What is it about snakes that scare the bejesus out of most people? There some deep-seated horror in the subconscious that spawns horror movies like Anaconda. Every few months an email goes around the internet with those pictures of a man's legs and lower torso sticking out of the burst belly of a giant snake. Rumors and urban legends about people-swallowing snakes are so popular even the new Discovery channel show Monsterquest covered it, sending investigative teams to the Everglades and the Amazon to look for uber-snakes.
For me, the idea of being swallowed whole is even more horrifying than the idea of being killed by a wild animal. I think it's because ignorance is bliss: I don't have a big sentimental attachment to my body after I die. Donate it to science, bury it, burn it, leave it for the wild animals as nourishment: I won't be using it anymore, and one way or another Nature will take care of recycling it for something else's use. However, I do NOT relish the idea of somebody or something else making use of MY body before I'm done with it. Add to that the speed with which constrictors eat their prey, the "eww" factor of saliva and presumed crushed bones, and the prospect of being swallowed alive and whole is just not a good way to go.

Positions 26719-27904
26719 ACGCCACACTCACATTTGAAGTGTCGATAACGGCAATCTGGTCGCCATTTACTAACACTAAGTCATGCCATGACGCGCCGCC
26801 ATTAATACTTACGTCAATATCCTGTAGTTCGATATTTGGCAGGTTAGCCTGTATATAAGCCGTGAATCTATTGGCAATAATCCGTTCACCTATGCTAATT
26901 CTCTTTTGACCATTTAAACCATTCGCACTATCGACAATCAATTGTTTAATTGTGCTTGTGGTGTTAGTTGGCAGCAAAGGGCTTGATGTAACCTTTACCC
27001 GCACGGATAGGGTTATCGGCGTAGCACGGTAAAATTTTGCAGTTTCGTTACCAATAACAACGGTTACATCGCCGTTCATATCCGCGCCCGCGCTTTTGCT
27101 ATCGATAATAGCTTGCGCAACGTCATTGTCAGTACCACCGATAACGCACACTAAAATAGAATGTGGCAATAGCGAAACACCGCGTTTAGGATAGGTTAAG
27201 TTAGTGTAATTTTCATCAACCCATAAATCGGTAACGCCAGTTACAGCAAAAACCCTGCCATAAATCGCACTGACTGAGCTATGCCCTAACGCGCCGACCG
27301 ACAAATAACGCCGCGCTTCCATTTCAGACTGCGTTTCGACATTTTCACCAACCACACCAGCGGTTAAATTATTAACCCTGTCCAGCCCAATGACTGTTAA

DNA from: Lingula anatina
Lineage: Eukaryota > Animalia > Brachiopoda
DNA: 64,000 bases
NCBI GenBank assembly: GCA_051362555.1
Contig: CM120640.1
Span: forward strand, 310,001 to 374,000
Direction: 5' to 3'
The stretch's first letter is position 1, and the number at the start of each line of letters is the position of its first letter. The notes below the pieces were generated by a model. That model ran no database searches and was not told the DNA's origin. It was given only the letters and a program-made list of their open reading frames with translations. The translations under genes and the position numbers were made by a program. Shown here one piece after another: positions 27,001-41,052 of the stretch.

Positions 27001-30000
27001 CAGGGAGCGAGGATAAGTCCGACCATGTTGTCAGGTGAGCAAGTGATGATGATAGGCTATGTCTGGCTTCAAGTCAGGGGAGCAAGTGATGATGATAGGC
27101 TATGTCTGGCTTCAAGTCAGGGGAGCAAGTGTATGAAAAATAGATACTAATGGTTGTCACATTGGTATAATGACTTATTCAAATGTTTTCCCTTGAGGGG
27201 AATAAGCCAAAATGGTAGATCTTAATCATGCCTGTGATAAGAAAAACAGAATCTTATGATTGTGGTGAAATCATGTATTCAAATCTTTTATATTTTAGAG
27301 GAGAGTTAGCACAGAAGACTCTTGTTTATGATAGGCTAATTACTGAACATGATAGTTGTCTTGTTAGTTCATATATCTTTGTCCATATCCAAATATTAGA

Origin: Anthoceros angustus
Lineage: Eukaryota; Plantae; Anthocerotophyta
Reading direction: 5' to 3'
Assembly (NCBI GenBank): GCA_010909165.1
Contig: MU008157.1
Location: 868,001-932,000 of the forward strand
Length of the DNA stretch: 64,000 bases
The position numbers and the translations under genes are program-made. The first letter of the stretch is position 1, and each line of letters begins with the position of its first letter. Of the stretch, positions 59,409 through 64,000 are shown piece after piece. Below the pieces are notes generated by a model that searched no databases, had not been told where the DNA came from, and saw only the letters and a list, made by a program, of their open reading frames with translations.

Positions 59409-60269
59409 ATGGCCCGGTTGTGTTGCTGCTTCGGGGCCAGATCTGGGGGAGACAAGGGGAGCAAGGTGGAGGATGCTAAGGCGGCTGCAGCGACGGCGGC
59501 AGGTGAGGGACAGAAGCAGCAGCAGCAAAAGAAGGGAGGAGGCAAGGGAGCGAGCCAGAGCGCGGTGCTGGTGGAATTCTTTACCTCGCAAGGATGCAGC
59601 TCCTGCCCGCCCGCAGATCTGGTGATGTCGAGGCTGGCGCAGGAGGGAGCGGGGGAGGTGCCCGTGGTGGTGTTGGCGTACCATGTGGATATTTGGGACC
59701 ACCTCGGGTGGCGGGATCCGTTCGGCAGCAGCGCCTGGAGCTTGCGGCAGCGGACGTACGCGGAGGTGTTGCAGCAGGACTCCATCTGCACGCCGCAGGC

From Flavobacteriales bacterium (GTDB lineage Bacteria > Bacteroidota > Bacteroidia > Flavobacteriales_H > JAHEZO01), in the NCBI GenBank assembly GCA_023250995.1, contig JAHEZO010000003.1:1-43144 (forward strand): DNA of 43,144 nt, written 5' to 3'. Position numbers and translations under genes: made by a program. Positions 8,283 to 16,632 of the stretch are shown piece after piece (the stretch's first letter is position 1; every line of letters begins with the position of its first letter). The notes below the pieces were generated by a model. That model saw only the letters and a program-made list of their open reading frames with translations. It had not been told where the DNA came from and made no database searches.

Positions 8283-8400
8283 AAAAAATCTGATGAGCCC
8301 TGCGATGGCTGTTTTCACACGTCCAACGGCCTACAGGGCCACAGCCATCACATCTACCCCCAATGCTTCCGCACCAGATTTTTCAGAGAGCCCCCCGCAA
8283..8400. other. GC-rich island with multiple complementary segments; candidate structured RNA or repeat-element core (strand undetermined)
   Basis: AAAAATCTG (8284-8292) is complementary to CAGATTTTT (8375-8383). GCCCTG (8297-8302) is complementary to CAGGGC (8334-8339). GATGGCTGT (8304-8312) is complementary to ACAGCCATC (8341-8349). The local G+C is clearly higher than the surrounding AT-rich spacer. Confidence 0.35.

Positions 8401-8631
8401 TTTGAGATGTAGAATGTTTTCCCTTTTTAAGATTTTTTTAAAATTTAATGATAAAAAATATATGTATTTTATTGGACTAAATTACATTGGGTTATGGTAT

So, is this some throwback to our cave-man memories in the lizard part of our brain, some deep subconscious memory of the fear our ancestors felt while walking the jungles and grasslands? Is it memory from even before Homo-Erectus...maybe a fear from the evolutionary brain dating back to our primate days? Or, is it because we HAVE had to contend with monster snakes that could swallow a human being, a cow, a horse, with no difficulty?
This article just serves as a reminder to skeptics out there: just because we don't see evidence of a monster in plain sight doesn't mean it never existed. The world was about 10 degrees warmer year round when this snake lived. Now THAT's enough to make a girl worry about global warming...